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Marriage Among Slaves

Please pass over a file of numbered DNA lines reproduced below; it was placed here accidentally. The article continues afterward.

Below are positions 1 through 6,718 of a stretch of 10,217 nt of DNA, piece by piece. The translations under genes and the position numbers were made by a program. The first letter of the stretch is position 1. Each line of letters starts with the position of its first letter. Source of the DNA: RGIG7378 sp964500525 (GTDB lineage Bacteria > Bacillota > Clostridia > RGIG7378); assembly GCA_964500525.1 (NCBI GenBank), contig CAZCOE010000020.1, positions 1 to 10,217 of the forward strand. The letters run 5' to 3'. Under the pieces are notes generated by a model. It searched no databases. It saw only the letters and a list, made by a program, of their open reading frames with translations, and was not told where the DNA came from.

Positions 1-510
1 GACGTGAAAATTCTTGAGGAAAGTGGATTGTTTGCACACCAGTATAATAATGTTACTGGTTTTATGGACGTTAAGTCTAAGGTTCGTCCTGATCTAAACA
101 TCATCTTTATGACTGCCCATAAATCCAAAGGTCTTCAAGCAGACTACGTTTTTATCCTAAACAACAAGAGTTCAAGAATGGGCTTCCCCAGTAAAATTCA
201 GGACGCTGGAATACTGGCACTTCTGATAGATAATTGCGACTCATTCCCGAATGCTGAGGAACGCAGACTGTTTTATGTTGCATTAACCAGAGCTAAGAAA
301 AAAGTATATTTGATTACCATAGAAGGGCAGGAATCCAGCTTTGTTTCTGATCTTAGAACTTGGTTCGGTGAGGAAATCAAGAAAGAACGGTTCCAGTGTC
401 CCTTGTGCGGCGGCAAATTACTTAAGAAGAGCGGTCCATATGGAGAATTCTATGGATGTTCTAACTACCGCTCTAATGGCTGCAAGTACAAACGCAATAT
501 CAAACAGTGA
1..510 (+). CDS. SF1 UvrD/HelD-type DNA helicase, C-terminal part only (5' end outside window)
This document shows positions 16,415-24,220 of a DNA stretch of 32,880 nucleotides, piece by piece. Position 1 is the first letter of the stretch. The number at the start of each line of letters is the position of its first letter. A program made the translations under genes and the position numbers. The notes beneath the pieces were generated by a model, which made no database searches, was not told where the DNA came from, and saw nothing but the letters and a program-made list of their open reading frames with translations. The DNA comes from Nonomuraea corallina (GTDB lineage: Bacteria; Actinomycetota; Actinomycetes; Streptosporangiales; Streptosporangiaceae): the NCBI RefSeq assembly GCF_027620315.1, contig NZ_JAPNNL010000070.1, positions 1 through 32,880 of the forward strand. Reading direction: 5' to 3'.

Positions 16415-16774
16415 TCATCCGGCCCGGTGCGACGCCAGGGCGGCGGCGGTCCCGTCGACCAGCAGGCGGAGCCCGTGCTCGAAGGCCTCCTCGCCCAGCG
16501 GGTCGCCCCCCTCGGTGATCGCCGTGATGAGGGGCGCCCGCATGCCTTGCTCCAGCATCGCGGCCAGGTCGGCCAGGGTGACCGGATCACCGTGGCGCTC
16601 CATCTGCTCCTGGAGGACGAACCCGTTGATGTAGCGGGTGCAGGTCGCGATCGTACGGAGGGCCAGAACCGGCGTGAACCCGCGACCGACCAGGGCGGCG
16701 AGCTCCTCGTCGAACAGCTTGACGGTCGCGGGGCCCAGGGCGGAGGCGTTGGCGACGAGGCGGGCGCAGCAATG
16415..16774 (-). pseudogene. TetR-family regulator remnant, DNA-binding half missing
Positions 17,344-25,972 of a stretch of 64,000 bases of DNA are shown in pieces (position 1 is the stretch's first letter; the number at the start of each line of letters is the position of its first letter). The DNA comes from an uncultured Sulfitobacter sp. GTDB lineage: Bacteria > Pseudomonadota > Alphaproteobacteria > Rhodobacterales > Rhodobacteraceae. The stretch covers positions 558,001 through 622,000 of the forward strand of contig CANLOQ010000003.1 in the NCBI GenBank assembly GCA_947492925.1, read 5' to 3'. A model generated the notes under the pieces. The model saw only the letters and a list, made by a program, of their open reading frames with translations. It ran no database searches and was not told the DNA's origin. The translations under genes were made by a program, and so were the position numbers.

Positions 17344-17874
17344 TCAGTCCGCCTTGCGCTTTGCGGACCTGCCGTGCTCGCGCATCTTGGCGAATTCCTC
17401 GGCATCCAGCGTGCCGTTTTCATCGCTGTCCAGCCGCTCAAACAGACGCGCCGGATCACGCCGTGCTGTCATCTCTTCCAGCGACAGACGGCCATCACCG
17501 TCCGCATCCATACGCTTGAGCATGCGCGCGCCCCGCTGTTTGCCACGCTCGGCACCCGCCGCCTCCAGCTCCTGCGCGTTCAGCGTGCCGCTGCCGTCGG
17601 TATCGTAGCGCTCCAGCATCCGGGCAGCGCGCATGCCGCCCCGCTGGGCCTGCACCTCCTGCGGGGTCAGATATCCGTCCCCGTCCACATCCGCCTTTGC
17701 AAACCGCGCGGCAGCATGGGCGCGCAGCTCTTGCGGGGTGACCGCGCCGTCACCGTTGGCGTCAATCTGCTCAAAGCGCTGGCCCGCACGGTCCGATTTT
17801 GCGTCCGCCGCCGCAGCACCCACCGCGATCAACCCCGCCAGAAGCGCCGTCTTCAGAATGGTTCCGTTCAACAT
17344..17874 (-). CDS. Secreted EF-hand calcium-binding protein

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Slavery, in principie and in fact, annihilatcs the marringe relalion. lt knows no mnn as husband, no woman as wife. - It enjoins no duties, it confers no rights upon the partieslhat sustain this rclation. No man who is a Slave can nsscrt or maintain his right io cherish and protect ie wotnan whom he calis his wife: no Slave woman can assort and maintain her ight to obey the man whom she calis her ïusband. Lawful wedlock, with its rights and duties, does not exist among our enire Slave populatioi.. The testimony of nn esteemed personal friend, Rev. Wm. T. Alian, formerly of Huntsville, Alabnma, will give a olear view of what is law and fact on this subject. He says, "legnl marriage is unknown among the slavès, They sometimes have a marringe form ; generally none at all. The pastor of the Presby terian Church in Huntsville, Ala., hac two families of slaveswhen I left there. - One couple were married by a negro preacher - the man was robbed of his wife a number of months afterwards by he "owner." The other couple just took up together, without any form of marriage. They are both members of churches - the man a Baptist deacon, sober and correct ín his deportment. They have a large family of children - all children of concubinage - living in a minister's family." While Prof. Andrevs resided some years since in Carolina, he says, "an oíd negro carne to me one day, weeping so immoderately that for some time I could not clearly ascertain the cause of his distress. Peter had just then heard that his wife's master was about to sell her to a speculator." The Professor sought to consolo iiirh, when he replied - "This is my third wife; both of my other wives were sold to speculators, and were carried to theSouth, and I have never heard from tiiem ' sílice" Trulyhave theSavannah (Ga.) ' River Baptist Association said, whíle l speaking on Inis subject, "The Slaves are 1 votfree moral agenls, and a dissolution of llie marriage covenant by dcath, is not more cntirely without their consent and beyond their control, than by such . rat ion." Slnyery, in principie, denips to the Slave the right to privide for bis wife, defend her person from the grossest concéívntííe insult, or prevent a final separalion at the pleaoure of the Jawful master. Ifit be consistent wit h righteousness to prohibit marriage, then is Slavery in this respect riglit; but fit be esseníially wrong to make such prohibilion, then is Slavery essentialy wrong - sin in its very nature. In lhe estimation of llie Oíd School General Assembly, at its recent meeting in Cincinnati, that land must be a pollutcd one, where a widower is permkted to marry the sister of bis deccased wife: bul that cJmrch retains its veslal purity which fellowship American Slavery, which renders lawful marriage impossible, cncournges and sanctions, if it does not necessitate, a systcm of indiscriminate